Lisa Simpson and why reform isn't really reform
My guest is Kevin G. Welner, professor of education policy and program evaluation in the School of Education at the University of Colorado at Boulder, and director of the National Education Policy Center. He can be reached at firstname.lastname@example.org.
By Kevin G. Welner
In an old episode of The Simpsons, Lisa mounts a campaign against a Barbie-like doll called “Malibu Stacy” that spouts sexist phrases such as, “Let's wear makeup so the boys will like us,” and “Math is hard.” Lisa appears to win over the other girls at the store with her solid arguments against the sexist doll, but then “new” Malibu Stacy dolls are brought out and the girls crowd around in excitement. The only thing new, however, is a new hat.
Same doll – new hat. I’m reminded of that when I hear all the talk these days about school “reformers.” Their reforms seem oddly familiar. They want to close down schools and reopen them as charters. They want to bring in private managers. They want to use standardized tests of students to determine teacher quality.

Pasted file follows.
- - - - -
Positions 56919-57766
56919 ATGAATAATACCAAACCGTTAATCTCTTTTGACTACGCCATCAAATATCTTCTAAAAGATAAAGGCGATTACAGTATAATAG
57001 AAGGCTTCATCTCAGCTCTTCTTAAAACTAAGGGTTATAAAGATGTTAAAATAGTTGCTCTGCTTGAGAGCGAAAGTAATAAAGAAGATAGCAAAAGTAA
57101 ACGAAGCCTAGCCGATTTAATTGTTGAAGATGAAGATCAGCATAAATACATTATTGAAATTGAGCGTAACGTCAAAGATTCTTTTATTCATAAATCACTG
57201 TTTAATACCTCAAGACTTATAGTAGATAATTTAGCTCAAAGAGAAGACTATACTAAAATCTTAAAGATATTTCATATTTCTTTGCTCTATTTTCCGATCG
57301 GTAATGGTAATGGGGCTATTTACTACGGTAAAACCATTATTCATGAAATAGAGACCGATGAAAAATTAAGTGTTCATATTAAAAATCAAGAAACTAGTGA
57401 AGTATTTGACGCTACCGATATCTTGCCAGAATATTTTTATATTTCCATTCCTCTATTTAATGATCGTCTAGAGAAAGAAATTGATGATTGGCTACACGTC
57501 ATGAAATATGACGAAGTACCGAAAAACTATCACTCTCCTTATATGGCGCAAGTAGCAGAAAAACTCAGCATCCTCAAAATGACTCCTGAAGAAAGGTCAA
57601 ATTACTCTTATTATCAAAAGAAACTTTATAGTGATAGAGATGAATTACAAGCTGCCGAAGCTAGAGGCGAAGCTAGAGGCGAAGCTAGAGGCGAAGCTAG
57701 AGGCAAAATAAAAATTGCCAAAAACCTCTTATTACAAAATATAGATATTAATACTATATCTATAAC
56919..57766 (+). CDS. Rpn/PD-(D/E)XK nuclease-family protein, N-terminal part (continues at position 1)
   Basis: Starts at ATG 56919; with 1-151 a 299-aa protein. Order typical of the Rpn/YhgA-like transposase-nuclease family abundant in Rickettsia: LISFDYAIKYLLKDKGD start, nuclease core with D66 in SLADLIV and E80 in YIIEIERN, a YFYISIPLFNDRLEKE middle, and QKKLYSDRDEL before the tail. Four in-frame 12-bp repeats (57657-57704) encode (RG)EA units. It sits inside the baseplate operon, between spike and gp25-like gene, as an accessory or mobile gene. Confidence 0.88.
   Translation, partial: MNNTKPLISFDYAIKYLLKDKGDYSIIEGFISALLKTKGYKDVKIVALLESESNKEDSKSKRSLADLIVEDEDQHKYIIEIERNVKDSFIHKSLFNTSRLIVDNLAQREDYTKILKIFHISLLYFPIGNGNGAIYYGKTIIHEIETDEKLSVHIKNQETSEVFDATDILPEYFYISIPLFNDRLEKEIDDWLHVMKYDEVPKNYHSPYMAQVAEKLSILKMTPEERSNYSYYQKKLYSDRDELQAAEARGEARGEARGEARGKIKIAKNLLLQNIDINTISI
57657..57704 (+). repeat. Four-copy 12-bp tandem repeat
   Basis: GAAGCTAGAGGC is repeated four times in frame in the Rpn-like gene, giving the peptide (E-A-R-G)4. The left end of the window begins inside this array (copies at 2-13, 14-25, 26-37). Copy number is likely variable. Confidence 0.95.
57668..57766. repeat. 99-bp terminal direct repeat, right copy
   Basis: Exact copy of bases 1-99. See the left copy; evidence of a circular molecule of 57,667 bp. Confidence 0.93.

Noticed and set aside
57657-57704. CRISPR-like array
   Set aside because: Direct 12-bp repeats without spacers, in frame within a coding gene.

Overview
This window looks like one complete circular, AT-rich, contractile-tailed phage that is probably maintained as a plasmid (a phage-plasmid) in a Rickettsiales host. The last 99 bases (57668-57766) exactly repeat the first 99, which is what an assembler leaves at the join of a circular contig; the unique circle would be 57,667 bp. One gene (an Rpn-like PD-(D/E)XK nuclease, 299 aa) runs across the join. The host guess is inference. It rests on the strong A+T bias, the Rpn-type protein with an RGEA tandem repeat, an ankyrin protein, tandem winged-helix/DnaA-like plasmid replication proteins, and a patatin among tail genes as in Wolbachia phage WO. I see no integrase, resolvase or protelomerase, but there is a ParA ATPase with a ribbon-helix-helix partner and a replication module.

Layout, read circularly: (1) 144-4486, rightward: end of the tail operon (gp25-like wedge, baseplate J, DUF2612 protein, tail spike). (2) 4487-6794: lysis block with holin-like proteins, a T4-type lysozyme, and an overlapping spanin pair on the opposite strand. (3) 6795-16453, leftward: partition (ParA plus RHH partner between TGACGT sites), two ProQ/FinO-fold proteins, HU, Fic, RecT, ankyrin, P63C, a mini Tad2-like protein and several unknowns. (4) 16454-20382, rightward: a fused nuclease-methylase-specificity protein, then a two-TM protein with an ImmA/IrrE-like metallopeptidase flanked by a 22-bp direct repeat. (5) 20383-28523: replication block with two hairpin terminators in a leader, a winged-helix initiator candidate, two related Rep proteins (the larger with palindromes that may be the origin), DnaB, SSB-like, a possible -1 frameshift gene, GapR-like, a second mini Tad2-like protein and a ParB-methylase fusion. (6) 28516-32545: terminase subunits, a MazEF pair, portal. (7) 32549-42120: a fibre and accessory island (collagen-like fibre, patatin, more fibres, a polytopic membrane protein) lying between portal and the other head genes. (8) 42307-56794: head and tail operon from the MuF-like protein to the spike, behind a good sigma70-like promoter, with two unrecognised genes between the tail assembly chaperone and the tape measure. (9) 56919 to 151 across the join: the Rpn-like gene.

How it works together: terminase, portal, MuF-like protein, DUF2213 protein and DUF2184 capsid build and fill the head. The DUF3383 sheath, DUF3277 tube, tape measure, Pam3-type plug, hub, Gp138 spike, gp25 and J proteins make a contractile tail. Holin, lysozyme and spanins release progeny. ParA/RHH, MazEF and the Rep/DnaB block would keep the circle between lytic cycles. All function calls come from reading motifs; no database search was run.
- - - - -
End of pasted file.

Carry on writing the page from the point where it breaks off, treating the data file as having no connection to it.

This is all “reform,” we’re told, because … ?
Actually, I’m not sure why it qualifies as reform. The thinking, as best I can tell, is that if teachers unions oppose something, it gains the "reformy" embrace from media and politician types.
To be fair, all these ideas probably did qualify as reform back when I started studying education in the mid-1990s. Since then, however, three of most dominant trends in education have been school choice (mainly charters), privatization of services, and standards-based accountability (mainly No Child Left Behind).
What we’re seeing now is most accurately labeled “intensification,” not reform. It’s changing things, but it’s changing them in the same direction we’ve been moving for well over a decade.
Such intensification would be a good thing, whether called “reform” or not, if only the trends of the past decade-plus were positive.
From where I sit, though, standards-based accountability policies have prompted test-focused instruction that parents are others are really not very happy with. And school choice reforms have simply created a separate sector – some heroes, some corruption; some good schools, bad schools (but probably more of the latter).
In short, what we’re intensifying has left us no better off – and arguably worse off. But doing more of it is what currently qualifies as “reform.”
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| November 15, 2010; 6:00 AM ET
Categories: Guest Bloggers, Kevin Welner, School turnarounds/reform | Tags: charter schools, kevin welner, lisa simpson, school reform, the simpsons
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